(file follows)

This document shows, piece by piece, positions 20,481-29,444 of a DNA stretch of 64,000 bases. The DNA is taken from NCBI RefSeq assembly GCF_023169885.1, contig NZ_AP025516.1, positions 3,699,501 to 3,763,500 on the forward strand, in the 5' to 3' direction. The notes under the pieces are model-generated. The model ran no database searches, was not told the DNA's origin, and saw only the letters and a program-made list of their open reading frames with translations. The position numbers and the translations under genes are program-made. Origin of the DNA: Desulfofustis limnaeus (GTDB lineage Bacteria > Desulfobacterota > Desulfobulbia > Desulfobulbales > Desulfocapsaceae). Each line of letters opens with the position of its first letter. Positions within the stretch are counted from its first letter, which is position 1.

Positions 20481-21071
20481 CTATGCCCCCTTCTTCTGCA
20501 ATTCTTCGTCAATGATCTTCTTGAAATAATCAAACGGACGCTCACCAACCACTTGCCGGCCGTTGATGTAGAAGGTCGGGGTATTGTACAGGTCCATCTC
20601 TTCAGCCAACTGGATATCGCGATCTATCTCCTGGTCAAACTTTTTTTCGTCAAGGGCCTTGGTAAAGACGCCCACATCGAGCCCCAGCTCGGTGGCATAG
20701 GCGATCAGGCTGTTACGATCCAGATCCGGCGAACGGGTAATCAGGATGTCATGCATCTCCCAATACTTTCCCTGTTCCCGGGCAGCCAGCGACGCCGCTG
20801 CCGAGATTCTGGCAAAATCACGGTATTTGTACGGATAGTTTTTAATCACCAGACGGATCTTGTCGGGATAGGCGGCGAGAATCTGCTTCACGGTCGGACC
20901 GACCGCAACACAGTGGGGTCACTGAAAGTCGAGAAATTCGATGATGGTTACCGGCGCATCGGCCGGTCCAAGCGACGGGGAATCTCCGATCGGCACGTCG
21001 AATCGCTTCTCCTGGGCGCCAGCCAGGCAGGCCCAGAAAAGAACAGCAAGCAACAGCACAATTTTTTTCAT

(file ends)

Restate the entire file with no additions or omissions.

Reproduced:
This document shows, piece by piece, positions 20,481-29,444 of a DNA stretch of 64,000 bases. The DNA is taken from NCBI RefSeq assembly GCF_023169885.1, contig NZ_AP025516.1, positions 3,699,501 to 3,763,500 on the forward strand, in the 5' to 3' direction. The notes under the pieces are model-generated. The model ran no database searches, was not told the DNA's origin, and saw only the letters and a program-made list of their open reading frames with translations. The position numbers and the translations under genes are program-made. Origin of the DNA: Desulfofustis limnaeus (GTDB lineage Bacteria > Desulfobacterota > Desulfobulbia > Desulfobulbales > Desulfocapsaceae). Each line of letters opens with the position of its first letter. Positions within the stretch are counted from its first letter, which is position 1.

Positions 20481-21071
20481 CTATGCCCCCTTCTTCTGCA
20501 ATTCTTCGTCAATGATCTTCTTGAAATAATCAAACGGACGCTCACCAACCACTTGCCGGCCGTTGATGTAGAAGGTCGGGGTATTGTACAGGTCCATCTC
20601 TTCAGCCAACTGGATATCGCGATCTATCTCCTGGTCAAACTTTTTTTCGTCAAGGGCCTTGGTAAAGACGCCCACATCGAGCCCCAGCTCGGTGGCATAG
20701 GCGATCAGGCTGTTACGATCCAGATCCGGCGAACGGGTAATCAGGATGTCATGCATCTCCCAATACTTTCCCTGTTCCCGGGCAGCCAGCGACGCCGCTG
20801 CCGAGATTCTGGCAAAATCACGGTATTTGTACGGATAGTTTTTAATCACCAGACGGATCTTGTCGGGATAGGCGGCGAGAATCTGCTTCACGGTCGGACC
20901 GACCGCAACACAGTGGGGTCACTGAAAGTCGAGAAATTCGATGATGGTTACCGGCGCATCGGCCGGTCCAAGCGACGGGGAATCTCCGATCGGCACGTCG
21001 AATCGCTTCTCCTGGGCGCCAGCCAGGCAGGCCCAGAAAAGAACAGCAAGCAACAGCACAATTTTTTTCAT